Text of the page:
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March 31, 2017

A Smattering of Criminology

Reuel S. Amdur

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Lisa Monchalin's book The Colonial Problem (University of Toronto Press, 2016) attempts too much and too little. Her subtitle: "An Indigenous Perspective on Crime and Injustice in Canada." It is intended as a criminology textbook. Let's begin with the "too much."

She tells us in the introduction that in order to move forward Aboriginals must address the issue of the colonial relationship.  That sounds nice, but it hardly makes much sense when applied to a young offender engaged in a gang war with a gang from another neighbourhood, or to a shoplifter.  She repeats the common aphorism that we “settlers” are living on stolen land.  Aside from Antarctica, where on earth is there a square inch of land that has not been stolen?  And even in Antarctica there are overlapping claims.  As Pierre-Joseph Proudhon famously declared, “Property is theft.”  Do the French have to deal with the fact of Caesar’s conquest in order to move forward?

Her big picture perspective is that of the righteous Aboriginals invaded by the wicked colonials, taking their land.  There were obviously many cases of brutal wrong-doing by white newcomers, but she fails to pin the basic anthropological issue.  The large part of the Aboriginals were hunter-gatherers, while the newcomers were agricultural and urban.  They came with a concept of land ownership, largely absent from the hunter-gatherers.  For the latter, the land was just there, to be traversed during the hunt.

Aboriginals were also engaged in wars and thievery, in military struggles of nation against nation.  Not totally unlike European history.  They largely saw the French and English nations as others like unto theirs.  They formed alliances with the newcomers in their local wars, some with the English and some with the French.  Some more farseeing ones, like Tecumseh, saw the danger to Aboriginal independent governance from the growing settler presence, and he travelled up and down the East coast trying with limited success to rally Aboriginals to the British side in what became the War of 1812, arguing that the Americans were intent on western expansion.  He died in battle in that war, and afterwards both the Americans and the British (later Canadians) continued westward to the Pacific.

Monchalin attempts an outline of Aboriginal history, with particular reference to relations with the newcomers, carefully noting the indigenous bona fides of each person cited.  It is surprising then that she makes no mention of Olive Dickason, the Métise historian who pioneered in producing her texts on the history of the Aboriginal peoples, the more so as Dickason was a distinguished fellow alumna of the University of Ottawa.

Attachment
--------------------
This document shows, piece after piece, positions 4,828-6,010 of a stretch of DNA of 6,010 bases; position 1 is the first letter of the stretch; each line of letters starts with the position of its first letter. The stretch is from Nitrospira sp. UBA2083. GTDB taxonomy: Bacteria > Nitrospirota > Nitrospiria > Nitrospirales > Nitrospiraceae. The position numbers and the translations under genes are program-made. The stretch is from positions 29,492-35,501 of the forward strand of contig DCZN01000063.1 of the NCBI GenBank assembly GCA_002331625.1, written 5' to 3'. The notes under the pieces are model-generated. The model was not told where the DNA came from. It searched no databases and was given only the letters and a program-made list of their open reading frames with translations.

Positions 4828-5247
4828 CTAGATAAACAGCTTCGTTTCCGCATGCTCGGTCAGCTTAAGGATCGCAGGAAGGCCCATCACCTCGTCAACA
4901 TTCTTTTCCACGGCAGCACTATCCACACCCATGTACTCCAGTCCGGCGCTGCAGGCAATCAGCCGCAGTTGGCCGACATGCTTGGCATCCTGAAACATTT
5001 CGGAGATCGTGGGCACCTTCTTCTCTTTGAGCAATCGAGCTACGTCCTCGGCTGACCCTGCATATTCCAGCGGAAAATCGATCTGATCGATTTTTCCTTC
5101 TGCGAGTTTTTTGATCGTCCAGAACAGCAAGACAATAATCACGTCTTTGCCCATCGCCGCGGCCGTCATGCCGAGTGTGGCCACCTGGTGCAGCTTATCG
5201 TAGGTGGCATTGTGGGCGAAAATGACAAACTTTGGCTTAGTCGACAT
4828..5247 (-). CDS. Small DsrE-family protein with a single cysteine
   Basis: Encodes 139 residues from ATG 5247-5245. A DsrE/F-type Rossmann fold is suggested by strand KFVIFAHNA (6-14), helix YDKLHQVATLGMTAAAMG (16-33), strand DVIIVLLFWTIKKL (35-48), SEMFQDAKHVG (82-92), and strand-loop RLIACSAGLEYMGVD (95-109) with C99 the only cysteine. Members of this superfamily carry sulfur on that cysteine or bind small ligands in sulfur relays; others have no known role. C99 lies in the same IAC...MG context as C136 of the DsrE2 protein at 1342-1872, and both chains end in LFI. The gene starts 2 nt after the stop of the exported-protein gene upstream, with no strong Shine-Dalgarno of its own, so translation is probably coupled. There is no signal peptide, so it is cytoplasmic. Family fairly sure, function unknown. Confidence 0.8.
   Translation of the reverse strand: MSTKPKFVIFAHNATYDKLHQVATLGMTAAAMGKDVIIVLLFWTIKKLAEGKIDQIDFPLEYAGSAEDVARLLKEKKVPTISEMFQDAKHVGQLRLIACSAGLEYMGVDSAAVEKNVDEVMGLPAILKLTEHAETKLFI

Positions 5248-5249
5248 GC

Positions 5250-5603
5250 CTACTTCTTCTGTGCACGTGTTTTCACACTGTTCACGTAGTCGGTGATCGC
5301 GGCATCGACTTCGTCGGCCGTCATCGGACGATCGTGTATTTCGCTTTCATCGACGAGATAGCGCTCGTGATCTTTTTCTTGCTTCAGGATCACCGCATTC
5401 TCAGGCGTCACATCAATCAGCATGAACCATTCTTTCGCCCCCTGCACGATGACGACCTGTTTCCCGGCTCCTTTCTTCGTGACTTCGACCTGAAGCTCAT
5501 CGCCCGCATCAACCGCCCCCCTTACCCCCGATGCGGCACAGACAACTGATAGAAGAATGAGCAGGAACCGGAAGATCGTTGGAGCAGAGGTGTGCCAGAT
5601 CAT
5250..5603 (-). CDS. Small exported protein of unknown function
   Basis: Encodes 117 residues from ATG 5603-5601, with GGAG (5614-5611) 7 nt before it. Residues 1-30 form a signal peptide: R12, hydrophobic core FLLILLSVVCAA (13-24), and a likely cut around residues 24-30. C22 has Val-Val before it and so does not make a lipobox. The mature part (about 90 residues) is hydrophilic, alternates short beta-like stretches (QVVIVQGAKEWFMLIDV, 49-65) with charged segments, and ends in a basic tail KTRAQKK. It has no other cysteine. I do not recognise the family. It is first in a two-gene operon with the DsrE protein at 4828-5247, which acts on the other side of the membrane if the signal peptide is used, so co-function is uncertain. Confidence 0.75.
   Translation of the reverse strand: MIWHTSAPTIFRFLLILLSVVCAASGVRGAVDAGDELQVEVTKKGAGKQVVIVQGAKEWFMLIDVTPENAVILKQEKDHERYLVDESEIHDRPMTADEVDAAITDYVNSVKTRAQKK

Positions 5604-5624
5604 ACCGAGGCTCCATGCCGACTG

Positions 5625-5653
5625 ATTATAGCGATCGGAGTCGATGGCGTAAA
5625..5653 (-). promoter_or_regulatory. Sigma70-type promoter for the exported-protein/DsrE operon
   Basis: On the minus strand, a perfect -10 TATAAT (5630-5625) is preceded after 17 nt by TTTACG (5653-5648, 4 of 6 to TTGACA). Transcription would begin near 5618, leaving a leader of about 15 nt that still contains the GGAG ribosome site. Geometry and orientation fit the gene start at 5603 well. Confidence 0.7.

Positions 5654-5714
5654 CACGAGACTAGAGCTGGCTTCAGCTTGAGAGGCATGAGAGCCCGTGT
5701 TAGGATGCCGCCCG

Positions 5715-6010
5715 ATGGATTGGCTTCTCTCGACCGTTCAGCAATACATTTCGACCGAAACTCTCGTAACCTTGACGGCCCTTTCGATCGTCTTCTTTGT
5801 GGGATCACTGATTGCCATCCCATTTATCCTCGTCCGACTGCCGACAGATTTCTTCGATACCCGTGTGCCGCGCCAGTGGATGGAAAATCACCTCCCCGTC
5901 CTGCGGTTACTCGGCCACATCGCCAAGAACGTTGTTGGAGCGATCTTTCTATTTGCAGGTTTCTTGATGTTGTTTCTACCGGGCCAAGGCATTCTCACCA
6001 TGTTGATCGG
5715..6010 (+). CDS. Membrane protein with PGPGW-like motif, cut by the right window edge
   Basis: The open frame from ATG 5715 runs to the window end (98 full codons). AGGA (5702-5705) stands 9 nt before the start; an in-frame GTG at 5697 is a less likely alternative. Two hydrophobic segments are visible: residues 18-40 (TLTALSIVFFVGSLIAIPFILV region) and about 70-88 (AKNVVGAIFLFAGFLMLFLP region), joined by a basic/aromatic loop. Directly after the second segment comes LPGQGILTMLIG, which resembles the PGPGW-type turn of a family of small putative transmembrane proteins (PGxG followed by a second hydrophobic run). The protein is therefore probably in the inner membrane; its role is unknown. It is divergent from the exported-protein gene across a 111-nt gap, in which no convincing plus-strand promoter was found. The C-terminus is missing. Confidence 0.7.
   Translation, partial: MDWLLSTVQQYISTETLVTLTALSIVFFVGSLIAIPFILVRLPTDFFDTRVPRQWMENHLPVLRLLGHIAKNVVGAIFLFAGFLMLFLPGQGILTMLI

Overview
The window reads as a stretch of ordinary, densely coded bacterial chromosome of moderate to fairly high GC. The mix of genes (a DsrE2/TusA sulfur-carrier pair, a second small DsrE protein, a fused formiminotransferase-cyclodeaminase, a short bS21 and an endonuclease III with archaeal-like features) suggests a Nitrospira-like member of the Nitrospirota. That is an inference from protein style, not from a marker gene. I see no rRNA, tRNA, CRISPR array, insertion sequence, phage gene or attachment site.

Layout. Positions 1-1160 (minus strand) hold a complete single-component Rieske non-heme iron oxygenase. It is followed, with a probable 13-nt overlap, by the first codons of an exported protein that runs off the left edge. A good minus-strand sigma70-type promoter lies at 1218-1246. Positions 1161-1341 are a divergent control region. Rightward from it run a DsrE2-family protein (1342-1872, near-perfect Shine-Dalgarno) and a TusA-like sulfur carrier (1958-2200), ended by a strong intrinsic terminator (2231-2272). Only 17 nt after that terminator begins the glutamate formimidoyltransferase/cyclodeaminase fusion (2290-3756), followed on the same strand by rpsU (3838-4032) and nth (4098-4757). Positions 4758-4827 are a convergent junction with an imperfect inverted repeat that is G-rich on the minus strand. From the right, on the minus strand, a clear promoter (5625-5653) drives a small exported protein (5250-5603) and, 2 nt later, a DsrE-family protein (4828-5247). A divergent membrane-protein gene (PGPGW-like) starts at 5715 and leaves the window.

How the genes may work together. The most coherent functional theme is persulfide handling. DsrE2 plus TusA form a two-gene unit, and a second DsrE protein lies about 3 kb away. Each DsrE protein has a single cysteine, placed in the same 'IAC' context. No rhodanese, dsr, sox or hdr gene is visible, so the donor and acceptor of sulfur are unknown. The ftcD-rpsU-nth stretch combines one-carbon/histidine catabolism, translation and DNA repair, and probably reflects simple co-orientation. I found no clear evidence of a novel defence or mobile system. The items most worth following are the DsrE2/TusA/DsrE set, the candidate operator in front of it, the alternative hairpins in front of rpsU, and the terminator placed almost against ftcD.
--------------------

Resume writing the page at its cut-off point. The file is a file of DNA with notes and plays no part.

Where her undertaking bears more fruit is with reference to settler violation of treaties/agreements.  Here the record is unambiguous.  Indeed, as Hollywood has observed, “White man speak with forked tongue.”  If he were Aboriginal, she might have footnoted J.R. Miller’s Compact, Contract, Covenant (University of Toronto Press, 2009). 

To her credit, she calls attention to the fact that playing fast and free with treaties is occurring even now, and even with new treaties.  For example, the James Bay and Northern Quebec Agreement required Quebec to give priority in hiring on the development work to Cree and Inuit, as well as in tourist employment.  “Only 10 years after signing the treaty, Cree people presented the government with a list of 65 broken promises.”  And in British Columbia, First Nations are pushed into taking out substantial loans to cover negotiation expenses on land claims.  The longer negotiations drag on, the greater repayment.  The First Nations are pushed into abandoning things that would have best remained on the table for fear of losing much else when it comes time to pay the bill.

Monchalin argues that taking land claims to Canadian courts or in processes developed by the Canadian government is in itself a kind of surrender of sovereignty by First Nations that engage in these.  She offers no alternative. 

Finally, she comes to crime writ small.  She differentiates the perception of crime from a Canadian and a typical Aboriginal perspective.  She sagely notes that the identification of restorative justice with Aboriginal justice may be overdone.  Aboriginal societies have pursued other approaches, even capital punishment.  Nevertheless, restorative justice approaches, such as sentencing circles, hold considerable promise.  It is here that we come to the “too little.”  She is a newly-minted Ph.D. criminologist who deigns to produce a textbook for university students. Yet her discussion of ways of dealing with Aboriginal offenders and with Aboriginal gangs is extremely limited.  Prevention gets but a few pages. 

She ends the book with a few pages on healing circles and some cases of Aboriginal individuals who persevered.  Good for them, but. . . .

All in all, this book is a disappointment.  Neither fish nor fowl nor good red meat.

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